Circles & Squares
Circles and Squares Bakery has made countless appearances in my life (and the lives of my "colleagues") since it showed up in the Best Cookies in Toronto poll back in February.
The Communal Mule, Simple Café, Te Aro, Green Beanery and Dark Horse are all recently opened cafes sporting Circles and Squares fare. While content to enjoy one of those salted chocolate chunk cookies (mercy), or outstanding (and raisin-free) butter tarts wherever they might turn up, the idea of one day visiting the actual C&S Bakery became a slight obsession of mine.
I suspect the obsession stemmed from the elusive quality of Circles and Squares. I couldn't find them on the web for the longest time. By the time I located the original bakery in Liberty Village, it had already closed down (we didn't realize it had shut down until after we showed up there) and moved way out to Markham to operate wholesale. The more I thought about how far away Markham was, the more I wanted to go.
As it turns out, Markham is not that far away. It was actually a lot of fun to get up there because we took a Zip Car and driving is a real novelty. I felt like we were going on vacation - a butter tart vacation. Before we arrive, I already know what I'm going to ask.
"Do you consider the decision to not put raisins in your butter tarts an interesting one?" David Baxter, owner of Circles and Squares pauses, as though to reflect on all the grief this issue has caused him in the past. "Yes, it's a personal decision. I don't like them... they're not good." I know a lot of people who would agree with him. Apparently none of those people are in Muskoka: butter tart district of the world. "Muskoka says it's not a real butter tart because it doesn't have raisins," David says, that reflective look on his face again.
Whatever. Muskoka's just jealous.
I didn't actually see any butter tarts at the bakery, but I did see some pecan tarts. It was like meeting a famous person's relative. I felt kind of giddy. The whole place was excessively pleasant, not the fluster of activity I expected, but rather calm, if busy. David's team happily chopped, rolled and dusted. Alyssa snapped some photos of the pains du chocolates. The croissants are rather new, and will soon begin to appear in cafes.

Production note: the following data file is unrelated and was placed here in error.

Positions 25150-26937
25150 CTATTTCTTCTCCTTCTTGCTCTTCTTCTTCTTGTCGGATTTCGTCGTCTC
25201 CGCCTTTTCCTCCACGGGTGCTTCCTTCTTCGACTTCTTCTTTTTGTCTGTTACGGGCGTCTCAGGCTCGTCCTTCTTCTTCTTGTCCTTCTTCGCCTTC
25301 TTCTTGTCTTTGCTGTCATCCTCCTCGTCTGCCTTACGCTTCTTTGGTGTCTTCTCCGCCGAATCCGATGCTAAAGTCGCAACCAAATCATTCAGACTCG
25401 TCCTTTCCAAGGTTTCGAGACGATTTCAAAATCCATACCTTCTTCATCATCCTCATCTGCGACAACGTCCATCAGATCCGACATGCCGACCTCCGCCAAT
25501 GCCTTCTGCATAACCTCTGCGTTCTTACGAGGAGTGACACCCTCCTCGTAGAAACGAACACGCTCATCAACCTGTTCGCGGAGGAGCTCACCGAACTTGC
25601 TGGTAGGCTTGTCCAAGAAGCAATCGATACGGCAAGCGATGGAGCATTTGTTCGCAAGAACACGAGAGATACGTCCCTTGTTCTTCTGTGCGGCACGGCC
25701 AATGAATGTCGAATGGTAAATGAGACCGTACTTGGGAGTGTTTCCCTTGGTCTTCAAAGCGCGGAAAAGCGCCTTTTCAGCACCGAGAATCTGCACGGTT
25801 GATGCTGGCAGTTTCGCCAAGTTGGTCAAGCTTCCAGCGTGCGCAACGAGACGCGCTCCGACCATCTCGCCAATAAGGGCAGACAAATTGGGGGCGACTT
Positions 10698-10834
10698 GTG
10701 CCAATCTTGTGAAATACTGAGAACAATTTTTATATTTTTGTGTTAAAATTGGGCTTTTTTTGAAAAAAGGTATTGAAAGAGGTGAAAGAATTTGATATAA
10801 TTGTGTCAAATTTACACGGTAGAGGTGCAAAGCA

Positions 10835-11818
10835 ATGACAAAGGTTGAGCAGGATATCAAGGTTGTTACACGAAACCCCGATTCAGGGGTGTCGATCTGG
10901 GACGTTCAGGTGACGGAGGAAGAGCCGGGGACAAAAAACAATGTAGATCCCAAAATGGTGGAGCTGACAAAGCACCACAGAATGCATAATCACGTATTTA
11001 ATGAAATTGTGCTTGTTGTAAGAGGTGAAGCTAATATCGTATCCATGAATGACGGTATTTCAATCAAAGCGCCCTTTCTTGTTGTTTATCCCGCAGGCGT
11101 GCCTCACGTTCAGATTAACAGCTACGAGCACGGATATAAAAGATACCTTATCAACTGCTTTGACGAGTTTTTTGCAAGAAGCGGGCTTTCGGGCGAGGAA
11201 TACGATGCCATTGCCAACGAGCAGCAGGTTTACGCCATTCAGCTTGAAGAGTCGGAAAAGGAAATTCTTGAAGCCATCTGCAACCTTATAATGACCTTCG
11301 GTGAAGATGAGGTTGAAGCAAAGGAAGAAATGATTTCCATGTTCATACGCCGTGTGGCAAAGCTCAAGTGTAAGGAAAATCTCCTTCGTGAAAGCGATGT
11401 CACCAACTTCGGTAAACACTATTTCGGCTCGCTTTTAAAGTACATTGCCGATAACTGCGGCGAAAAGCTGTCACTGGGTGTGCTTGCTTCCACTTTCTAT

David pulled a slab of caramel brownies out of the fridge and let us try some. I was excited to see those familiar crystals of salt on top and it was, quite possibly, the best brownie I've ever had. It was so moist and sticky (and I can't say enough about that salt). The other dessert we sampled for the first time (that I wish we'd been eating for months already) was a peanut butter chocolate layer cake. Thick, creamy chocolate frosting covers layers of peanut butter sponge cake. The brownies are one of C&S's best selling pastries, as is the pumpkin muffin. Alyssa's ears perk up when David mentions the pumpkin muffin. Alyssa loves that thing! She talks about it all the time. "It took me forever to figure out that pumpkin muffin," David says. It started out as a seasonal offering, but people kept asking for it. Alyssa asks him about a flexible business philosophy. "I don't really believe in having a business philosophy," he says, "but yeah, when you're young you have to be flexible. When you're young, you can't call the shots."
David is twenty-six, which is astounding given the success he's already had. He went into business with his sister-in-law, and when she took time off to raise her kids, he took over Circles and Squares. He has no formal culinary training, but grew up baking. "I'd get angry when a cake didn't turn out when I was like, sixteen." The image of an adolescent boy agonizing over a cake is rather endearing, but I imagine it's that agony that got him where he is today. "I don't cut corners," he says. "The difference between crappy and good is about twenty-five cents." This sounds to me like a bit of a business philosophy, and I appreciate it immensely. So many food establishments put in so little effort, but I've never experienced regret over a Circles and Squares purchase. "I don't want to send something out that I wouldn't pay for." Amen.
Photos by Alyssa Bistonath